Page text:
Use this configuration to enable users to authenticate with X.509 client certificates, and then automatically connect to a host session. Optionally, you can specify settings to fall back to LDAP authentication if certificate-based authentication fails.
See X.509 Certificates - Setup Requirements to be sure the requirements for this authentication scheme are met.
LDAP options for authentication
Fallback to LDAP authentication
Use this option to prompt the user for LDAP credentials when certificate-based authentication fails.
Validate LDAP User Account
Account validation is always enabled and causes authentication to fail when an LDAP search fails to resolve a Distinguished Name (DN) for the name value obtained from the user’s certificate. If you are using Microsoft Active Directory as your LDAP server type, additional validation is performed. User authentication will fail when the user’s Active Directory account is either disabled or expired.
Distinguished Name Resolution Order
The values in this property can be re-ordered, added, or removed. Items are listed in order of preference. For example, to locate the User Principal Name of the certificate before checking other
UPN Attribute Name
This property is used only when
upnis present in the Distinguished Name Resolution Order field; otherwise this property is ignored. The User Principal Name (UPN) is an Internet -style login name and generally takes the form
The UPN value is retrieved from the Subject Alternative Name field in the user’s certificate. The Administrative Server then performs a search for an LDAP user object, based on the UPN attribute name and value, to validate that the user object exists in the LDAP database. The LDAP search filter takes the form of (
upn-attribute-name=upn-value-from-certificate). For example:
Enter the name of the LDAP attribute used in the LDAP directory where the UPN-style name is stored. If the LDAP Server type is Microsoft Active Directory, use the default UPN attribute name:
userPrincipalName. Other LDAP implementations may use a different attribute name, such as email or a custom name.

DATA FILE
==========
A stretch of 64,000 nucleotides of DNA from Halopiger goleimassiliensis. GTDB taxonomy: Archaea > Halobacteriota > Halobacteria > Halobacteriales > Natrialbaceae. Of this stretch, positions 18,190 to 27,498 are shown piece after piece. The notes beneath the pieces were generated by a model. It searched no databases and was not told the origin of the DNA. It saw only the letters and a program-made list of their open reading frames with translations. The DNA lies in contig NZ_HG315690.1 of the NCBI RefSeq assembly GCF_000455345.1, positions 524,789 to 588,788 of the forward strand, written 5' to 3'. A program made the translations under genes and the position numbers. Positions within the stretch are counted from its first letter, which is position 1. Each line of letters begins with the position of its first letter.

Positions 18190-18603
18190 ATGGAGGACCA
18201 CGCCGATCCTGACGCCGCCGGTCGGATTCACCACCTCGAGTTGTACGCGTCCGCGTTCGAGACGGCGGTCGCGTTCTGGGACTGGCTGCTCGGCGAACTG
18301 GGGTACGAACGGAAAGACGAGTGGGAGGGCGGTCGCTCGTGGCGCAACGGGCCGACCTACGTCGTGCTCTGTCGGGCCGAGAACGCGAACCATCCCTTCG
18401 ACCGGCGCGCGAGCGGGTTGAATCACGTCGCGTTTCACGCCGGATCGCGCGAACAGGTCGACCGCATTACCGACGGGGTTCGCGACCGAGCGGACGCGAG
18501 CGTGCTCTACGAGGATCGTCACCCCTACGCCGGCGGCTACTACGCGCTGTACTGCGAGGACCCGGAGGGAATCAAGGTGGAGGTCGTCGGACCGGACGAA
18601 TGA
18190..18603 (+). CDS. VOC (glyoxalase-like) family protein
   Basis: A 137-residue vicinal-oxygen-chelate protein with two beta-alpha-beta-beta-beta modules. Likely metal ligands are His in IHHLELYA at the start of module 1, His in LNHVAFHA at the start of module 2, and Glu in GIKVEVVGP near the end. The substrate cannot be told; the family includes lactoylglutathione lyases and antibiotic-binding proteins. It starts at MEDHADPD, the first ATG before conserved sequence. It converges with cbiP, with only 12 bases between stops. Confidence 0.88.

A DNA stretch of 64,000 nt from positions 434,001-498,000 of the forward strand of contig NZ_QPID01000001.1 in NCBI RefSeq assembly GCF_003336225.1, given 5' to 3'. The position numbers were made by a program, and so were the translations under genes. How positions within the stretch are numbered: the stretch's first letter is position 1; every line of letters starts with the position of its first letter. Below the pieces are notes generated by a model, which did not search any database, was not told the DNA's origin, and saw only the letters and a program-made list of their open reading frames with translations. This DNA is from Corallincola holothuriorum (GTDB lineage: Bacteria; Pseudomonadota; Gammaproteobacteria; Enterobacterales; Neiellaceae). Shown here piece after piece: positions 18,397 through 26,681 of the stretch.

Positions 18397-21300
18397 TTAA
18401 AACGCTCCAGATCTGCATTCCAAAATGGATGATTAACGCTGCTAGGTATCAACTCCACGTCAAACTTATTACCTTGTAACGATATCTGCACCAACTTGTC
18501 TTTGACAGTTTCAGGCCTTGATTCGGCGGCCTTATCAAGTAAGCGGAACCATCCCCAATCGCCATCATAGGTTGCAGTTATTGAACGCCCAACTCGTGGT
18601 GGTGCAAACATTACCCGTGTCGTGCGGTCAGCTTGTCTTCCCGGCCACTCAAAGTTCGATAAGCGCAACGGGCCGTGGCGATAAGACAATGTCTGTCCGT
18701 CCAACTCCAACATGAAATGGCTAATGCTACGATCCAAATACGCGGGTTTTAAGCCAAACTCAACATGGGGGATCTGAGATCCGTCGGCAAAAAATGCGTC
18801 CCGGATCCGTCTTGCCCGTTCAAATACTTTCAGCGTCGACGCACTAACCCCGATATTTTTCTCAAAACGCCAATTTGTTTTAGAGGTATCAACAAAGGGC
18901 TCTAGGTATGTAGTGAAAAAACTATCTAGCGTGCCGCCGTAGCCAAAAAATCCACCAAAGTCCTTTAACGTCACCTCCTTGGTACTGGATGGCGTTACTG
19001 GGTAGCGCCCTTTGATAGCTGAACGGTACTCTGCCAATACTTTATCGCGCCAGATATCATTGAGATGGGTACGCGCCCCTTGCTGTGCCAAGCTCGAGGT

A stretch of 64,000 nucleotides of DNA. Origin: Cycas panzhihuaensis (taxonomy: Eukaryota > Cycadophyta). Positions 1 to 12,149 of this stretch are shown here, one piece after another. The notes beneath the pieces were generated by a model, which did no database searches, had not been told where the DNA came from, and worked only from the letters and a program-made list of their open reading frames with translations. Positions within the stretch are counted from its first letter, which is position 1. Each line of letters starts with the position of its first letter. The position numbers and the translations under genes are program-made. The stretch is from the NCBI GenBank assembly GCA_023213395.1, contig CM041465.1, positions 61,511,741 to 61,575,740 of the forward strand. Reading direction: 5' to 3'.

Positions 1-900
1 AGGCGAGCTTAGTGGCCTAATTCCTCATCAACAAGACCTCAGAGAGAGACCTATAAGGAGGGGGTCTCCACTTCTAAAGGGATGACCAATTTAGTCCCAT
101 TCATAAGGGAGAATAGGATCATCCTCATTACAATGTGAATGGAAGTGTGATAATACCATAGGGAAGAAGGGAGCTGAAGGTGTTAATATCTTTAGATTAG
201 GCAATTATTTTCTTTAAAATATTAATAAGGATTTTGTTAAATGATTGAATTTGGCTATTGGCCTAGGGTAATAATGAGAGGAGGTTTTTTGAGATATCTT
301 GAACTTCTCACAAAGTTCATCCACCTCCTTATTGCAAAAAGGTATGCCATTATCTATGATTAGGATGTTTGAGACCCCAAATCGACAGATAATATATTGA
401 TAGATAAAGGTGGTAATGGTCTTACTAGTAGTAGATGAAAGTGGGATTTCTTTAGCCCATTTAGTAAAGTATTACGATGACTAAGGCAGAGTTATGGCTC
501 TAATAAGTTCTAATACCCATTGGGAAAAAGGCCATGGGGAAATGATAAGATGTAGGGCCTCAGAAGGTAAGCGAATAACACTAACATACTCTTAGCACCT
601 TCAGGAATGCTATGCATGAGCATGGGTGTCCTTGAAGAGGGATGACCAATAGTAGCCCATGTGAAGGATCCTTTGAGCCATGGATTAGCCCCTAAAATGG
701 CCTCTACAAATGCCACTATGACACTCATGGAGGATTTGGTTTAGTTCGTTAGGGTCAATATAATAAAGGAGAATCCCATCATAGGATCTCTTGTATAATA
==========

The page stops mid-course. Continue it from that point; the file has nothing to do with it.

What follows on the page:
Login Timeout (optional)
This setting logs the date and time of the user's logon to the specified LDAP attribute.
Enter any available single value LDAP attribute, such as
wWWHome(if using Microsoft Active Directory), or enter a custom single value LDAP attribute created by the LDAP administrator.
Custom Message when Authentication Fails (optional)
When authentication fails, the user sees the default message, "The attempt to authenticate using a certificate or smart card has failed."
You can append the general message with customized text. To do so, use
\nto begin a new line. For example, to add a Help Desk number, enter
\n For further assistance:\n 1. Click OK to log on with User name and Password.\n 2. Call the Help Desk at 411-555-1212.
Custom PIN Prompt (optional)
Use this field to add custom text to the Enter PIN dialog prompt. For example,
Enter your smart card PIN.
Allowed source of certificates for Reflection for the Web clients
Applies to: Reflection for the Web
Select Hard certificates to use smart cards as an alternative to permanently installing client certificates on local hard drives. This option simplifies user authentication and prevents the unauthorized capture of passwords over networks. For more information, see Smart card settings.
Select Soft certificates to use certificates stored on the client’s computer for X.509 authentication. The user's certificate must be included in a keystore named
The admin must copy
usercert.pfxto the preference files directory on a client workstation, typically in